ness knew both parties slightly.—To Mr Core : Previous to the race the plaintiff had asked witness not to be particular about his (plaintiff’s) horse breaking.— George Phillips recollected January IGth last. On that day plaintiff had sold a horsp to Mabin. Witness saw Mabin pay plaintiff three LI notes, and a cheque for LI. The plaintiff was perfectly sober,— To Mr Wilding : The plaintiff had sent witness to defendant to ask if the latter would buy the horse. Witness had seen the receipt produced written, and afterwards signed the plaintiff. Witness could not say who wrote it. —[Mr Wilding : Were you drunk ? Witness : No ! but I think that a very rude remark.] Plaintiff did not at the time appear to have been drinking.— James Mabin gave evidence as to the purchase of the horse from the plaintiff.—To Mr Wilding: At the time of the purchase the plaintiff w s perfectly sober. Witness'had bepn authorised to purchase the horse for defendant. Defendant had written the body of the receipt.—George Scott said that early in January the plaintiff had offered him a horse for sale.— Counsel decided not to address the Court. —His Honor said the whole case turned upon the question whether the plaintiff was sufficiently sober or not to transact business. It append to him (His Honor) that the plaintiff wasas sober as a mq,n of his habits usually was. The verdict would bo for the defendant with costs. In Bankruptcy. ORDERS FOR DISCHARGE. Hi J, A. Peresoq-rThece waa no ap-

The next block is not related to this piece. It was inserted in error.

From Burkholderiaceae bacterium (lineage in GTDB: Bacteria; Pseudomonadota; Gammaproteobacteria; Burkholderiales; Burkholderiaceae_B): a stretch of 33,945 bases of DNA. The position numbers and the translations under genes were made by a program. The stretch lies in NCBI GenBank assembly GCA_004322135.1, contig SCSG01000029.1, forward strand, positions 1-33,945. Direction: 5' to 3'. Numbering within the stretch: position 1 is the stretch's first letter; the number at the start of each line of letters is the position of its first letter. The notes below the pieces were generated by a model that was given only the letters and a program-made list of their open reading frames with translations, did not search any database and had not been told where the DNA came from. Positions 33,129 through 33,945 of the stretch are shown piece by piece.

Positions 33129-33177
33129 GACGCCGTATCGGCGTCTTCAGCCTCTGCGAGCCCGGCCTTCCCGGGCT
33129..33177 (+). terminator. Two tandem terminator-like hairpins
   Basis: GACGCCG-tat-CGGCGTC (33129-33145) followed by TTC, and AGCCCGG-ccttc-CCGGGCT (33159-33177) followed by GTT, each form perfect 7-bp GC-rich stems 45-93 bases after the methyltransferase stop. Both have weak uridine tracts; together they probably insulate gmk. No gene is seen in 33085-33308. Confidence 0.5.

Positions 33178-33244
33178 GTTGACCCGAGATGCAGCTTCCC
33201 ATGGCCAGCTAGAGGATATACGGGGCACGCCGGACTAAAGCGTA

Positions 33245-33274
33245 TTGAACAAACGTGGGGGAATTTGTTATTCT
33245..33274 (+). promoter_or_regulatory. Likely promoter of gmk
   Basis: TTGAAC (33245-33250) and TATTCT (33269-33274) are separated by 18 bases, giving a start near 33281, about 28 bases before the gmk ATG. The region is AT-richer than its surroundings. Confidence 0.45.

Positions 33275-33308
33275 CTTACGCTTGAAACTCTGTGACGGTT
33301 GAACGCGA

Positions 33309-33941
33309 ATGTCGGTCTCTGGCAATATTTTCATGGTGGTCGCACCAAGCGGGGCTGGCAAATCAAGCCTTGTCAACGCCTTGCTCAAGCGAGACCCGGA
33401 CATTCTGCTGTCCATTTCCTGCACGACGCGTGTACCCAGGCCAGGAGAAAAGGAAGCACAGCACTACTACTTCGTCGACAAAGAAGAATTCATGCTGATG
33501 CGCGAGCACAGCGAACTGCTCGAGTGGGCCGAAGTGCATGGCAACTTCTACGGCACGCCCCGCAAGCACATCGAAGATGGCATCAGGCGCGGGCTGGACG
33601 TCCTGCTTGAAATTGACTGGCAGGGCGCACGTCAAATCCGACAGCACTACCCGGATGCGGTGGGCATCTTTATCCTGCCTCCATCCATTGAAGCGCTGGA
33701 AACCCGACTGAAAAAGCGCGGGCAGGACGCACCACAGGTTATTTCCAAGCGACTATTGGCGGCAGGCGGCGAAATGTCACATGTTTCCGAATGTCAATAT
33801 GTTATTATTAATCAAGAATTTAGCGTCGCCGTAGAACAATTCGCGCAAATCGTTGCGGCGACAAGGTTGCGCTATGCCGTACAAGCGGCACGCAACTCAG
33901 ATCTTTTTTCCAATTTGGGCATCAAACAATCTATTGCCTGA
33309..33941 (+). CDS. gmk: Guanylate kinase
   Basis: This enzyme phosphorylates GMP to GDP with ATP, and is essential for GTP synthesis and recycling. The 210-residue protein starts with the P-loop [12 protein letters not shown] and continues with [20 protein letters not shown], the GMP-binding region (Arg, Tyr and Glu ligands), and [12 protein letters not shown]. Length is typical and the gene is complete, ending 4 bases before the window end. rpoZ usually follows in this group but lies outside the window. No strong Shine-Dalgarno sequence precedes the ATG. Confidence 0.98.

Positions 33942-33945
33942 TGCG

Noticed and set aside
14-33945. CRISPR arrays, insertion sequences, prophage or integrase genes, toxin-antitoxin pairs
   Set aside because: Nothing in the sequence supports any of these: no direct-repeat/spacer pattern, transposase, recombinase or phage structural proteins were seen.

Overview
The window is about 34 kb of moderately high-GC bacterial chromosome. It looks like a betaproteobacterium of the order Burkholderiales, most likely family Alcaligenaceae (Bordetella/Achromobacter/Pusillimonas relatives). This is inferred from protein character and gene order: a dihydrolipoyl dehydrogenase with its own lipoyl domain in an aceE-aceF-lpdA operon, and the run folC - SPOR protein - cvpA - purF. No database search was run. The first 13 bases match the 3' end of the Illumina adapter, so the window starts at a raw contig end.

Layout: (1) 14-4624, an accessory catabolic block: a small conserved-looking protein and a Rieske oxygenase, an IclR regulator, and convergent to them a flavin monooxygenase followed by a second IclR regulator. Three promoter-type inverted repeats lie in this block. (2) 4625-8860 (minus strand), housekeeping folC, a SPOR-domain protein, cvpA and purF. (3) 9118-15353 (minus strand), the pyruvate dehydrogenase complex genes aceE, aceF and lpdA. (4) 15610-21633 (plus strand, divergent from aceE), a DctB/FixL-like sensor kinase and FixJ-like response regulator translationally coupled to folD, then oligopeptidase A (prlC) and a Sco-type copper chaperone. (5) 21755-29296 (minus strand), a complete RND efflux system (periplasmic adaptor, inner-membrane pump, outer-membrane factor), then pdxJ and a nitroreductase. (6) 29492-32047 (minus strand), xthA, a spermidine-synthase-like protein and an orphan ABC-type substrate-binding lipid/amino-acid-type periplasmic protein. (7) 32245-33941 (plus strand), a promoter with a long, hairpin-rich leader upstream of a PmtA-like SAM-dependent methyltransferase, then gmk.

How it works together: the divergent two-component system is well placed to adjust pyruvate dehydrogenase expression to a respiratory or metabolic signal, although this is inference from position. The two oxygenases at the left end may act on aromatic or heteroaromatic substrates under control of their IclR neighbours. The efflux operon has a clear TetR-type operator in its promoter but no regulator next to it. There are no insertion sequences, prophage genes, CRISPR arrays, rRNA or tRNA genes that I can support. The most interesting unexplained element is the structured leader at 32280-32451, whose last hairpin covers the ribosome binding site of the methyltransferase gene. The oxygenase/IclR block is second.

pearance in support of the application, and the case was struck out.
lie Tale, Rolston and Anthony—Mr Crisp appeared for the bankrupts, and, on his application, the case was ’adjourned till next Court day. PUBLIC EXAMINATIONS. Be W. T. Davison—The wife of the bankrupt sai l that she had received L 5 from her husband on the day he filed. Sho had spent it in household necessaries. —The debtor, examined by the Deputy Official Assignee, said he had filed on January 28. At that time ho had only LI in hand. He did not bank all his cash takings; some part was required for current expenses. The bankrupt was subjected to a severe examination at the hands of His Honor, and the public examination declared closed.
Re John Stephens.—There was no appearance of creditors, and the examination was declared closed. APPLICATION OF OFFICIAL ASSIGNEE.
The Deputy Official Assignee applied for orders relieving him of his duties in respect to a number of estates, but the Audit Department not having furnished the report to the Court the applications were adjourned. ADMISSION OF PROOFS. Mr C. W. Purnell applied on behalf of the County Council for orders to admit claims for rates against the estates of R. McKerrow and J. Mann.—The Official Assignee not offering any objection, the orders ware made. The Court then ajonrned.
Permanent link to this item
DISTRICT COURT., Ashburton Guardian, Volume V, Issue 1510, 10 April 1885
DISTRICT COURT. Ashburton Guardian, Volume V, Issue 1510, 10 April 1885
Using This Item
See our copyright guide for information on how you may use this title.